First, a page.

Black Cloud #1 came out last week, written by Jason Latour & Ivan Brandon, drawn by Greg Hinkle, coloured by Matt Wilson, designed by Tom Muller, edited by Maria Ludwig, and lettered by me. It also promptly sold out at the retailer level. There’s going to be a second printing, keep your eyes peeled. In the meantime, you can buy it on Comixology.
This was some time ago, but I wrote a little article about hand-lettering Grafity’s Wall, which will be coming out sometime in 2017/18, written by Ram V., drawn by Anand Radhakrishnan, coloured by Irma Kniivila, edited by Lizzie Kaye, and lettered by me.
Honestly, I was scared that laypeople would think the article was boring, and that veteran letterers would tell me I was doing it all wrong. But none of that happened, which made me happy. People seemed to like the glimpse into process, and I got a couple of really helpful tips from letterers to make it go easier.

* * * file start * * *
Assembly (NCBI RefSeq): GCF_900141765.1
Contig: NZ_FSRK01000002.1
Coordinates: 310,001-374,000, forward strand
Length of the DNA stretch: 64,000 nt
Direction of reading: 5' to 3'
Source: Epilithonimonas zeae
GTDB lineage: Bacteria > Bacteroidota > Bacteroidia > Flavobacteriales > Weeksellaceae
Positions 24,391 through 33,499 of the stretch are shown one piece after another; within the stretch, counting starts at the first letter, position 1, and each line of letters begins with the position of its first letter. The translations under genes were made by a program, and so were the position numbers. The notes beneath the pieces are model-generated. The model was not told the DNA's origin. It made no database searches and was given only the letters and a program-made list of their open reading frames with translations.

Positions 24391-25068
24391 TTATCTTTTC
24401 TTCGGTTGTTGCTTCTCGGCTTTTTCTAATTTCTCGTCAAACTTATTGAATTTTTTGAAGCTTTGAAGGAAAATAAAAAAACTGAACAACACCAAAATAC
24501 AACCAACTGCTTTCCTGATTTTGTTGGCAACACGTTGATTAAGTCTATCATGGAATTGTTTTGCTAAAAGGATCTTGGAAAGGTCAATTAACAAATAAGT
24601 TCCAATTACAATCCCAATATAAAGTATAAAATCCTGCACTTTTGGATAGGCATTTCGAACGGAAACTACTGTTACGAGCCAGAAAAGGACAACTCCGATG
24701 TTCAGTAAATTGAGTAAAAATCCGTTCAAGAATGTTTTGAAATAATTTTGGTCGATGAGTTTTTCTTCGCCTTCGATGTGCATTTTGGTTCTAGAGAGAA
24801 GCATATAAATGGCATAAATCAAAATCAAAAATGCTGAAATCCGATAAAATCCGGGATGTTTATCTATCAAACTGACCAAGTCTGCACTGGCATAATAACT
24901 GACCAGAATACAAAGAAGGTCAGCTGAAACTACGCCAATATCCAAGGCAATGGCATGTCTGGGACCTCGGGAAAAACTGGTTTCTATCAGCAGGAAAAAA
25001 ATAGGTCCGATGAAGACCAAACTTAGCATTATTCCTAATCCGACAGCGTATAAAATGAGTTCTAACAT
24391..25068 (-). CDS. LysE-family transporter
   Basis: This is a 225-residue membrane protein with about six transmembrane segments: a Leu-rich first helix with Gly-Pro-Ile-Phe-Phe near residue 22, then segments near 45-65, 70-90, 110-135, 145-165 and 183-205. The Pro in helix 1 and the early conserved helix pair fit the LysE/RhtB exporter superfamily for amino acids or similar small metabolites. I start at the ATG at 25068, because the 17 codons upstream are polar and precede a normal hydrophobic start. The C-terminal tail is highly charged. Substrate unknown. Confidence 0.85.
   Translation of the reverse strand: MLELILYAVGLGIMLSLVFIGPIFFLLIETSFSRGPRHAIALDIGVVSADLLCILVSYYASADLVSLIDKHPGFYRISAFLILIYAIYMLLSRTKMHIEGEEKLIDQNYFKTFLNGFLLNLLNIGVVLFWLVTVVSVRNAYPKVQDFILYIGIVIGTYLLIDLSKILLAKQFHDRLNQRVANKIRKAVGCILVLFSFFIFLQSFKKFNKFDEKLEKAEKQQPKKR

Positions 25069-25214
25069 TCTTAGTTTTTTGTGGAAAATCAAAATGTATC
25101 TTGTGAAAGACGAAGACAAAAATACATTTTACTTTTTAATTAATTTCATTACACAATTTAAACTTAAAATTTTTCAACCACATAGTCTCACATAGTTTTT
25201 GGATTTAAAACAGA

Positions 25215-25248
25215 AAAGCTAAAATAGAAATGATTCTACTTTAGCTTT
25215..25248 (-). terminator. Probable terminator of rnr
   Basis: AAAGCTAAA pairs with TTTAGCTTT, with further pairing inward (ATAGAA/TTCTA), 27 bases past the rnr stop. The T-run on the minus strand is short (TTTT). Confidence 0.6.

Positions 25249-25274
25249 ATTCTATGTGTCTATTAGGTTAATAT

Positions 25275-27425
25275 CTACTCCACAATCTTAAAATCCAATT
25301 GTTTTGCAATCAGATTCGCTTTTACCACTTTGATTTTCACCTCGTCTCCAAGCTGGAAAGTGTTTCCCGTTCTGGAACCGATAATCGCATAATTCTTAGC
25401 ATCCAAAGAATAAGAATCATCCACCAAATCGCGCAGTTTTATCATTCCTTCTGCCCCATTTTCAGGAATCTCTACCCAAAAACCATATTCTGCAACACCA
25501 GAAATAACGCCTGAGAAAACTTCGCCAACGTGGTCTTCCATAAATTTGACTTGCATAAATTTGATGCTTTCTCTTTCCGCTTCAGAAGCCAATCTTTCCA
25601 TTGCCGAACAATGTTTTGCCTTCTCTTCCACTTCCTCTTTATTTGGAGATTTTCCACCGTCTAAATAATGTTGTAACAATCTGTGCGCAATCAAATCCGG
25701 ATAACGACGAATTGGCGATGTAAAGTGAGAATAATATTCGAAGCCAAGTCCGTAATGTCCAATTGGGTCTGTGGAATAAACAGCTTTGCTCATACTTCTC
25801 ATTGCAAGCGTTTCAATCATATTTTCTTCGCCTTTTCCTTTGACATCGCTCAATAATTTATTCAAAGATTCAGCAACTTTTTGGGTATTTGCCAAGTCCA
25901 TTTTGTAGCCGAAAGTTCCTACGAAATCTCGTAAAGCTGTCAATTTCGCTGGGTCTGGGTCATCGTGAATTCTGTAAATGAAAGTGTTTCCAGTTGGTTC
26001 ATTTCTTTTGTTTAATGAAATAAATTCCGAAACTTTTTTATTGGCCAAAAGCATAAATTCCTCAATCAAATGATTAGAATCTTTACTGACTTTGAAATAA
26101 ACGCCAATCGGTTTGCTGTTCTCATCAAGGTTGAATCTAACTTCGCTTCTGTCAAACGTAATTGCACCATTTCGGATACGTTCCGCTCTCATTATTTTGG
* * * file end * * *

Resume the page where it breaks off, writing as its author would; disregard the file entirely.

Grafity’s Wall is currently crowdfunding at Unbound Books.
I thought that instead of a deluge of recommendations, it might be more helpful to both you and me if I recommended exactly one thing in precisely on category in every newsletter. You might actually be moved to experience it. This fortnight’s recommendation is …